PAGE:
The existence of supernatural events in a natural world represents a violation of the NOMA model and proves that science and religion do not address different realms. The resurrection of Lazarus from his tomb or the night journey of Mohammed on a flying horse to Mecca or the parting of the red sea—all of which have supposedly taken place in the natural universe—violate physical laws backed by centuries of empirical evidence. If science rules this natural world in which these people lived and interacted, then these events are impossible, and religion is extending beyond its territory.
I have no solution to this problem. If the religious choose to interpret the Bible and other texts literally (and statistics show that a majority of Christians do), then there will be, without a doubt, conflict between science and religion. If the religious choose to believe in the message of these stories as indicative of the human experience and our internal struggle with existence, there is very little conflict, but the dogma will deteriorate. If the story of Jesus sacrificing himself for the good of man is indeed just the extension of an agricultural metaphor, then why have faith?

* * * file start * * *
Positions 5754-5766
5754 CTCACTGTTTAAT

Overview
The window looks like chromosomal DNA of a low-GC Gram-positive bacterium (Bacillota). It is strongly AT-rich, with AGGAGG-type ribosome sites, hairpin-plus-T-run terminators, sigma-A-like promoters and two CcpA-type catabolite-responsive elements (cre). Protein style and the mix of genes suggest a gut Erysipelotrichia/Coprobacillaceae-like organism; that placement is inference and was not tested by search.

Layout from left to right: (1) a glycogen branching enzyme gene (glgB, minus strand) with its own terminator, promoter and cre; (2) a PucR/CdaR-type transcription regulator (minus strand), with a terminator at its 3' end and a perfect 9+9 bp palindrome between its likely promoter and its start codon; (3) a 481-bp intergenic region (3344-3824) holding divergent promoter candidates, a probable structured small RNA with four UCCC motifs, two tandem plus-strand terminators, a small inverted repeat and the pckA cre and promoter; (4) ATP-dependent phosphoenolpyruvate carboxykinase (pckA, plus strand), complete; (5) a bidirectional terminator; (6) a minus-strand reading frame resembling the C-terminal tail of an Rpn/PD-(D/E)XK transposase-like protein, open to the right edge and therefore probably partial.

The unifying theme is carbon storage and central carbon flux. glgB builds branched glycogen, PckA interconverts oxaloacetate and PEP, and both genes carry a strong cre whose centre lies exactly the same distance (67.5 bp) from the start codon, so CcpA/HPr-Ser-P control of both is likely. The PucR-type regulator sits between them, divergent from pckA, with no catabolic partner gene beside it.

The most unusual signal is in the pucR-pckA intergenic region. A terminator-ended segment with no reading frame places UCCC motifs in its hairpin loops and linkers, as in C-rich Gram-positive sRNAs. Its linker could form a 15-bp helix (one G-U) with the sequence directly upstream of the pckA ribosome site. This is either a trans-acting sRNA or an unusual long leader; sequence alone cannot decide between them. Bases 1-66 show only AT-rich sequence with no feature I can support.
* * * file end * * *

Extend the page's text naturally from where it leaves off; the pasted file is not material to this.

By its very nature, science cannot change to support a religious view of the natural world while maintaining its integrity. That is not to say that science shouldn’t be more transparent and accessible, but if the relationship between science and religion is to improve, the burden of change lies upon the religious. Paradigms must shift, especially in the Big Three: Christianity, Judaism and Islam.
I'm hoping it will stimulate some conversation on campus and get people thinking about the realities of a cross section between science and religion. This is a problem that needs to be honestly addressed, without placating either camp. The two can be reconciled, but it needs to be made clear just how.
I have talked to several of the students that were involved in organizing and presenting the religious forum from last week, and each of them expressed disappointment with the event, mostly for its lack of diversity and organization. It would be nice to see a reorganized forum in the future where dialogue doesn't become diatribe (as Donovan put it).